My classroom, the newsroom

My classroom, the newsroom

Everyday is a different day in the world of news. From accidents to major announcements, weather notices and world-wide events, there’s always something to be shared.  My classroom is no different. If we view the classroom as a place for students to explore their interests, investigate their wonderings, and use their voice to share their findings, then we have our own little newsroom of sorts.

This next post has me reflecting on how our classroom can be viewed as a student-centred newsroom, driven by the exploration of student interests and a desire to share what students have learned to a real audience – be it the classroom or school community. Here are some ways to help make a newsroom come to life in your classroom this year:

  1.     Determine how you will share the news. 

Consider creating a Google Slides where each slide contains a Youtube link to your weekly or daily broadcast. This Google Slides can be shared to whomever you wish your audience to be.  You may also consider placing your Google Slides in a Team Drive folder in your school for all classrooms to access.

In 2016, my Grade 6 students created and maintained a blog, all on their own. This became their platform to share news in its various forms – a video, an infographic, or a written post. Choose a platform that you and your students agree upon – a blog, a Youtube channel, or maybe even a Podcast. Before beginning any news broadcast, always ensure that you seek permission from your district, Principal, and your parents. 

  1.     Familiarize yourself with the Inquiry Process.

The Inquiry Process lends itself well to a truly effective, student-centred newsroom. Begin by setting up provocations related to a specific Unit of study (Social Studies or Science), and then have students generate questions that they wish to explore. The process is a bit more complex than this but the underpinnings of Questioning, Exploring, Analyzing, and Sharing, are at the heart of the way news is created and shared each day.

  1.      Determine your media tool(s)

Updated versions of the i-Movie app allow for photo on screen or split-screen editing options. These tools allow for the classic news anchor-at-the-desk visual. These tools also make for the easiest way to deliver a news story – news anchor speaking with a simple graphic in the corner.

A more complex way of storytelling is the on-the-field news-report, also made possible with the I-Movie app. Using the voice-over feature in i-Movie will allow students to deliver a news story with various visuals in sequence and related audio layered over-top. I’ve included an example for you below of a news story produced by one of my students:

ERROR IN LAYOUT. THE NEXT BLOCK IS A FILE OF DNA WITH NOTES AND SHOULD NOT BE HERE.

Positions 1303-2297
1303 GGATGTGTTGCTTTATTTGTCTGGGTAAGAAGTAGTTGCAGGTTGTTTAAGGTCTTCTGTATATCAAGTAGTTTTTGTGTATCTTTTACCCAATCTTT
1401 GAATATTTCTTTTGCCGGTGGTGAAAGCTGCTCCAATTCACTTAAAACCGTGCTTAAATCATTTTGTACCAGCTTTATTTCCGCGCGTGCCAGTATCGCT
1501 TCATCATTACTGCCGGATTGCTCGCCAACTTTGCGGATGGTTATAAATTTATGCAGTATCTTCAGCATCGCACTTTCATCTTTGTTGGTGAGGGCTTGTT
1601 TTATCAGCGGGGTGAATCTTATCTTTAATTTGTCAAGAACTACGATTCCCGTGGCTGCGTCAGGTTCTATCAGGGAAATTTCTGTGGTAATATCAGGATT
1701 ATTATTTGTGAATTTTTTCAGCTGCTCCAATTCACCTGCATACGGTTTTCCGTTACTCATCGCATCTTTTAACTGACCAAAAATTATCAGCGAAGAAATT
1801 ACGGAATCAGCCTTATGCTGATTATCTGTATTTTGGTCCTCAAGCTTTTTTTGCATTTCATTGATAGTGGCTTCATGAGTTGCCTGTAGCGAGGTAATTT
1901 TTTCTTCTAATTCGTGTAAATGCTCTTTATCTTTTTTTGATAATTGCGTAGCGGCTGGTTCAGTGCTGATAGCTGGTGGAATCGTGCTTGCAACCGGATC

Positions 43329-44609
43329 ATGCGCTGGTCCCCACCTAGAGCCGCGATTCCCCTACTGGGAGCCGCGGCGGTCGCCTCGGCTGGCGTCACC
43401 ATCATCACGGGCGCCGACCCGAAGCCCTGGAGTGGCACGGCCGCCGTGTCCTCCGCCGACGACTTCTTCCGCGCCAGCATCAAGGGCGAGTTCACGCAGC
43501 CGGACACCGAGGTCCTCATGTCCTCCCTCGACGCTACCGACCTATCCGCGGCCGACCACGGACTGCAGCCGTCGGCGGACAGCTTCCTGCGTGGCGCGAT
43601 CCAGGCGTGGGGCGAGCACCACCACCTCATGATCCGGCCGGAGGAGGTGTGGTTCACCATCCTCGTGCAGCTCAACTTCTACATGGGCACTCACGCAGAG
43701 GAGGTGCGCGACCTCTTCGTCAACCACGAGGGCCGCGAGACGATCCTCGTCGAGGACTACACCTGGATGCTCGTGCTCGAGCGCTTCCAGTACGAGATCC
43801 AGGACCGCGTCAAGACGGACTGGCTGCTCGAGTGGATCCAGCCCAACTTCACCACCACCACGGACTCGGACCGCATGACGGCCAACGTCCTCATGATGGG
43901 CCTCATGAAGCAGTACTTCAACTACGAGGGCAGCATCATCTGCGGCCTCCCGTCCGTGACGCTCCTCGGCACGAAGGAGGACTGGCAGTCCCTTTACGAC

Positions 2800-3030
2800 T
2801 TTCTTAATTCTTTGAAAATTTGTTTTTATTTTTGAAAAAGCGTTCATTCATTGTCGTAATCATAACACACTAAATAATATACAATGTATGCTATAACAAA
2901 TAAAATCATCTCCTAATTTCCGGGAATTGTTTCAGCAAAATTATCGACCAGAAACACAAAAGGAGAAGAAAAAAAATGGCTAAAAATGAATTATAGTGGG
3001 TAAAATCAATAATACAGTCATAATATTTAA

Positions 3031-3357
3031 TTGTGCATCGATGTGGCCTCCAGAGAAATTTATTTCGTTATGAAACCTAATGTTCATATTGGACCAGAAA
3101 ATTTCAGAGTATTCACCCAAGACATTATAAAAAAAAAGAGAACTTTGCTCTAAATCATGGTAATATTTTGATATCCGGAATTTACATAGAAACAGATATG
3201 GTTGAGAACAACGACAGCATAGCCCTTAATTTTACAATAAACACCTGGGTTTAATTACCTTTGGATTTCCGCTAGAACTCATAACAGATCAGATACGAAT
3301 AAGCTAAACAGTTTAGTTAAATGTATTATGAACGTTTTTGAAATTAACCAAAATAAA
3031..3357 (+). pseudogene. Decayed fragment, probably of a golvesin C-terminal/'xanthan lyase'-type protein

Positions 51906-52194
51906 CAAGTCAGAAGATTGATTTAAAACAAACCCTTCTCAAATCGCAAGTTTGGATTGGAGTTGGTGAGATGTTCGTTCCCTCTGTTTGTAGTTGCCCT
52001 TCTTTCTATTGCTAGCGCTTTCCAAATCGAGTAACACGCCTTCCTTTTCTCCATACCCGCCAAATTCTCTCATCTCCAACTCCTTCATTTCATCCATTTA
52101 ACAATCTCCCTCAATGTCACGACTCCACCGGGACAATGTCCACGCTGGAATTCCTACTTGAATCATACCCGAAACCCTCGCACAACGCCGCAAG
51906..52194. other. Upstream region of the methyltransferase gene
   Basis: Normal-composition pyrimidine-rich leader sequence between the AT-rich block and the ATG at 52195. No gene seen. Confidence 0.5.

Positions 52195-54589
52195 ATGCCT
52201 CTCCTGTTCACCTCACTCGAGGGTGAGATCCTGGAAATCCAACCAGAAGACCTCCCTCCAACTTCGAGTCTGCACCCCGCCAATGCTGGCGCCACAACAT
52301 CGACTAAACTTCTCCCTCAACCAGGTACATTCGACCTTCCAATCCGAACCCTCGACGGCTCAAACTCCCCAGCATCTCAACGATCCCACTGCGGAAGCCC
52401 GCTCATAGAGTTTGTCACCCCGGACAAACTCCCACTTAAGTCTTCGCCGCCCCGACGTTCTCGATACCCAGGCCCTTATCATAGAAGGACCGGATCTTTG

1.      Conduct interviews with experts!

We can learn so much from experts in our community or experts in specific fields, so why not interview these people to supplement the knowledge of concepts acquired in the classroom? Similarly, why not interview these people as part of your news broadcast? As a teacher, I would always encourage my students to find information from various sources – books, the internet, and asking people directly! Interviewing is an art – knowing what questions to ask and when, so it is important to first introduce a lesson on open-ended vs. closed questions and follow-up questions to ask based on a speaker’s response.

Your newsroom-classroom can be produced after a specific unit of study or at the end of each month. As the teacher, be the producer and ensure that there are a variety of different stories being produced. Allow your students to step into the role of reporter to bring the discoveries of their inquiry to an audience who may learn something new or be inspired to make a change in their own lives

     5.      Consider a school-level news broadcast. 

This year, I co-lead a News and Media team comprised of ten dedicated, Intermediate students. Each week, we meet to discuss story ideas that we would like to produce as part of a school news broadcast. Within this team, my objective is to reach students in an engaging way – through the powerful medium of video, allowing each of these Intermediate students to empower their peers by using their voice(s). Students have been busy producing news stories and in doing so, have applied a critical lens, whereby they have reflected on how to tell a story that is rooted in truth and goodness.

It is my hope that when producing each broadcast, students will adopt new perspectives as they interview guests (via. Google Hangout) such as authors, experts, and people in the community, sharing their stories and the lessons they have learned from these people. In a way, I see these student reporters and student producers as digital missionaries whose objective is to spread the good news and inspire others to learn more or take action to make a difference.


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